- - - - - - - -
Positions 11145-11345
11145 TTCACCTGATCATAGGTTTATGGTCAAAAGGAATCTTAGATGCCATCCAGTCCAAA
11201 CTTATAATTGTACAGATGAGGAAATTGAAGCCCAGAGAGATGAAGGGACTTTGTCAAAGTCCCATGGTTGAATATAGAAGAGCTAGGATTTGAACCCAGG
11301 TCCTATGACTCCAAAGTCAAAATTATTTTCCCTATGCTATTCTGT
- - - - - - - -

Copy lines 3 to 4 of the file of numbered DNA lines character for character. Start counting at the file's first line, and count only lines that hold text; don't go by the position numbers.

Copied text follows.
11201 CTTATAATTGTACAGATGAGGAAATTGAAGCCCAGAGAGATGAAGGGACTTTGTCAAAGTCCCATGGTTGAATATAGAAGAGCTAGGATTTGAACCCAGG
11301 TCCTATGACTCCAAAGTCAAAATTATTTTCCCTATGCTATTCTGT